Rise & Shine: NBC’s Olympic Hockey Coverage Guide

A Couch Potato’s Guide To NBC’s Olympic Hockey Coverage


If spending a small fortune to venture to Sochi, Russia for the 2014 Olympic Winter Games is not in your budget, fear not. NBC has you covered.

Overall, the network and its properties will air 1,539 hours of Olympic coverage, the most ever. If you can’t make it to your TV, or if you don’t have the NBC Sports Network, MSNBC, CNBC or USA Network as part of your TV package, NBC is airing more than 1,000 hours of live streaming of all competition on NBCOlympics.com.

Must See TV From Sochi

With games airing at all hours of the morning, you might not want to torpedo your sleep schedule by waking up early every day during the Olympic tournament. Here are a few dates you’ll want to mark down on your calendar (All start times are Eastern Standard Time):
Saturday, Feb. 8 @ 3 a.m.
The puck drops on the women’s tournament with the U.S. taking on a tough Finland team, and Canada facing off against Switzerland five hours later.
Wednesday, Feb. 12 @ 7:30 a.m.
The women’s gold-medal rivalry heats up with the U.S. and Canada facing off with first place in Group A on the line. The men’s tournament begins at noon with a pair of games, including the Czechs taking on Sweden.
Thursday, Feb. 13 @ 7:30 a.m.
The U.S. Men’s Team hits the Olympic ice with a tough opening battle against Zdeno Chara and the Slovaks.
Saturday, Feb. 15 @ 7:30 a.m.
The U.S. men have their most difficult test of the preliminary round against a talented Russian squad playing on home ice. The last time the U.S. and Russia met in the Olympics was 2006 in Torino, a 5-4 victory for the Russians.
Sunday, Feb. 16 @ 7:30 a.m.
Slovakia looks to play spoiler for the second straight Olympics, taking on the Russians a day after what should be a draining game against the U.S. The Americans wrap up the preliminary round against Slovenia starting at 7:30 a.m.
Thursday, Feb. 20 @ noon
The women’s gold-medal game. Canada and the U.S. have combined to win seven of eight gold and silver medals in the Olympics. If there was going to be a rematch from their preliminary round game, this is likely when it would be. 
Sunday, Feb. 23 @ 7 a.m.
The Olympic competition wraps up in style with the men’s bronze- and gold-medal games. The U.S. has never won a gold on international ice, and hasn’t won any medal overseas since a silver medal in Sapporo in 1972.

With every hockey game starting between 3 a.m. and noon Eastern Time, office productivity may take a bit of a hit.

“The world we live in now is instantaneous, so it’s a little different than it was [in past years],” said Eddie Olcyzk, who will return to the broadcast booth for his second straight Olympics.

“The idea is to bring all the games, both men’s and women’s, to everyone. The time change makes it difficult for viewership, but the games are there. People have access to it, and that’s the important part about selling the game.”

Feel like catching the U.S. Men’s Team opener against Slovakia before heading off to work? Tune into the NBC Sports Network on Feb. 13 at 7:30 a.m. Eastern, 4:30 a.m. Pacific, to watch the action as it happens.

In fact, you won’t have to avoid social media all day and wait until the evening to watch any of the games. In addition to live streaming, NBC Sports Network will have live broadcasts of each of the three U.S. Men’s and Women’s preliminary round games.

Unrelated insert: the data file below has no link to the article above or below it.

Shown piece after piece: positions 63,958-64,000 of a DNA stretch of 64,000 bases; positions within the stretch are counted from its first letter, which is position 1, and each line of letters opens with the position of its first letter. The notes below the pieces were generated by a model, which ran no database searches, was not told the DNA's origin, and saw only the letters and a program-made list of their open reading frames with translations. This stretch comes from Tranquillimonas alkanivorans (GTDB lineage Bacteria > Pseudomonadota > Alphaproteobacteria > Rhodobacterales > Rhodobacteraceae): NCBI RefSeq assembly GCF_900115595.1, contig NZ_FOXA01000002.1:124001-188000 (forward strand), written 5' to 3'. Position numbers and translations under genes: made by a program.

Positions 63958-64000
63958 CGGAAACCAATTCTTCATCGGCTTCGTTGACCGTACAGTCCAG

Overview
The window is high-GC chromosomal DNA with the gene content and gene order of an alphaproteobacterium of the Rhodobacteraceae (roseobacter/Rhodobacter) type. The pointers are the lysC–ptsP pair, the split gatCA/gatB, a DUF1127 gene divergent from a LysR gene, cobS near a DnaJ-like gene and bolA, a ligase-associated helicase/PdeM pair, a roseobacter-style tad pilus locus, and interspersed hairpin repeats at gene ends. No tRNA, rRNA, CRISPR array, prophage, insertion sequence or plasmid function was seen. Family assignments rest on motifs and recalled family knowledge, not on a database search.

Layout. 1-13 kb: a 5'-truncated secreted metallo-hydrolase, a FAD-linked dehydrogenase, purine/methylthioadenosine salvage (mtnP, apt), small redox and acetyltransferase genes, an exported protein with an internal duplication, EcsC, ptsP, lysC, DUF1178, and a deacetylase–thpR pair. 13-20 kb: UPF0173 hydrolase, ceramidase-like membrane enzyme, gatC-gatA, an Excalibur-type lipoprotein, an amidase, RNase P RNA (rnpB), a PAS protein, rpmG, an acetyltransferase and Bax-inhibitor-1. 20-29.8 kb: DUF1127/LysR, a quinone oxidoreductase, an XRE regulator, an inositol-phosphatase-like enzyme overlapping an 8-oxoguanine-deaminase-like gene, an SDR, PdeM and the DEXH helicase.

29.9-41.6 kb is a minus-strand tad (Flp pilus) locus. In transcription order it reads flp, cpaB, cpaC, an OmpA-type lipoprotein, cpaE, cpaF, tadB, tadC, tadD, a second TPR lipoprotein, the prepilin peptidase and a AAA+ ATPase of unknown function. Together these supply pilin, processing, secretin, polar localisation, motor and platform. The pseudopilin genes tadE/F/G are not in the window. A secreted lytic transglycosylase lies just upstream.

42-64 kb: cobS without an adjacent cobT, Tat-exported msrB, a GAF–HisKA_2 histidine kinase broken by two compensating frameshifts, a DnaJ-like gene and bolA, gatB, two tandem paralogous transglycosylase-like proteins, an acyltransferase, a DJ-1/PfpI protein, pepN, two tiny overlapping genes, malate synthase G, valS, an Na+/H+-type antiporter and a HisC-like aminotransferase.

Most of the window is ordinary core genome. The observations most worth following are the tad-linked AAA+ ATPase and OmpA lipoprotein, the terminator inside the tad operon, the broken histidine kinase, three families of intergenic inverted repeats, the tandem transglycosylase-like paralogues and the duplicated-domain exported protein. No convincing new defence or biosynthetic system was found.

Why stop there? Sixteen men’s games will be carried live on NBC Sports Network, and the remaining preliminary, qualification, quarterfinal and semifinal games will be carried live on CNBC, MSNBC or USA Network.

If you’re interested in keeping up with our neighbors to the north, all three Team Canada men’s games will ironically be carried live on the USA Network.

In addition to the three U.S. women’s preliminary games, NBC Sports Network will carry four live women’s games, through the bronze-medal game. Both the men’s and women’s gold-medal games will be broadcast live on NBC.

NHL fans will be familiar with the team of broadcasters NBC brings to Sochi. Play-by-play men Kenny Albert, Dave Strader and the venerable Doc Emrick will call the games. They are joined by NHL color analysts Brian Engblom, Pierre McGuire and Olcyzk for the men’s games.

U.S. Olympians Natalie Darwitz and A.J. Mleczko will provide expert color commentary for the women’s games. Liam McHugh and Kathryn Tappen will be the pre-game, post-game and intermission studio hosts, with Keith Jones, Mike Millbury and Jeremy Roenick serving as studio analysts.

With 300 men’s players from 12 countries, and 168 women’s players from eight countries, the broadcasters should have fun learning names like Krisjanis Redlihs and Anders Bastiansen on the fly. And with Olympic hockey not allowing for commercial breaks, it should lead to an NHL playoff-like atmosphere for all 60 (or more) minutes of each game.

“Those are things that kind of work themselves out,” Olcyzk said. “You can study all you want, but for me [as a color analyst] it’s more about seeing the body language of the player and knowing the style. A high percentage of these guys are NHL players, but you’re seeing them in different uniforms and numbers. Those are things you have to get used to in a short period of time.”

That will make things challenging for NBC’s broadcast crew and its production team. And while you may not be at the 12,000-seat Bolshoy Ice Dome or the 7,000-seat Shayba Arena, NBC’s ever-expanding Olympic coverage will make you feel just as close to the action, with only the cost of ordering a game-time pizza. Or, in the case of these Olympics, a cup of coffee.


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